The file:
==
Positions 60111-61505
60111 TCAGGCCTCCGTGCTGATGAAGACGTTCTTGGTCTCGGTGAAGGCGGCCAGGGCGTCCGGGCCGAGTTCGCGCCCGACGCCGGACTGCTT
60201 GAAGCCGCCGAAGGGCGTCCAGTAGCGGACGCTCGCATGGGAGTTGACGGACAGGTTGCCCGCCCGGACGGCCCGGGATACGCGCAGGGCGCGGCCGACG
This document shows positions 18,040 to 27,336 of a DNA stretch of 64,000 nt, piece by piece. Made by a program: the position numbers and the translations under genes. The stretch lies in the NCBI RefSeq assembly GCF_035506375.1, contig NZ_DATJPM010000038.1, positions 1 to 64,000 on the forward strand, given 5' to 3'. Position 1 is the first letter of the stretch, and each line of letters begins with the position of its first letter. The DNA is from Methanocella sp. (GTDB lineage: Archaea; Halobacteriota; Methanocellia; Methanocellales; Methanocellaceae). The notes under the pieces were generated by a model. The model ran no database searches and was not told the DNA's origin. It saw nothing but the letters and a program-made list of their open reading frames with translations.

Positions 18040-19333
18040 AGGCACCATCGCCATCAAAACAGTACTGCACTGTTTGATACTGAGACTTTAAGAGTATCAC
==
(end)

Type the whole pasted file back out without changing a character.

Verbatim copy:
Positions 60111-61505
60111 TCAGGCCTCCGTGCTGATGAAGACGTTCTTGGTCTCGGTGAAGGCGGCCAGGGCGTCCGGGCCGAGTTCGCGCCCGACGCCGGACTGCTT
60201 GAAGCCGCCGAAGGGCGTCCAGTAGCGGACGCTCGCATGGGAGTTGACGGACAGGTTGCCCGCCCGGACGGCCCGGGATACGCGCAGGGCGCGGCCGACG
This document shows positions 18,040 to 27,336 of a DNA stretch of 64,000 nt, piece by piece. Made by a program: the position numbers and the translations under genes. The stretch lies in the NCBI RefSeq assembly GCF_035506375.1, contig NZ_DATJPM010000038.1, positions 1 to 64,000 on the forward strand, given 5' to 3'. Position 1 is the first letter of the stretch, and each line of letters begins with the position of its first letter. The DNA is from Methanocella sp. (GTDB lineage: Archaea; Halobacteriota; Methanocellia; Methanocellales; Methanocellaceae). The notes under the pieces were generated by a model. The model ran no database searches and was not told the DNA's origin. It saw nothing but the letters and a program-made list of their open reading frames with translations.

Positions 18040-19333
18040 AGGCACCATCGCCATCAAAACAGTACTGCACTGTTTGATACTGAGACTTTAAGAGTATCAC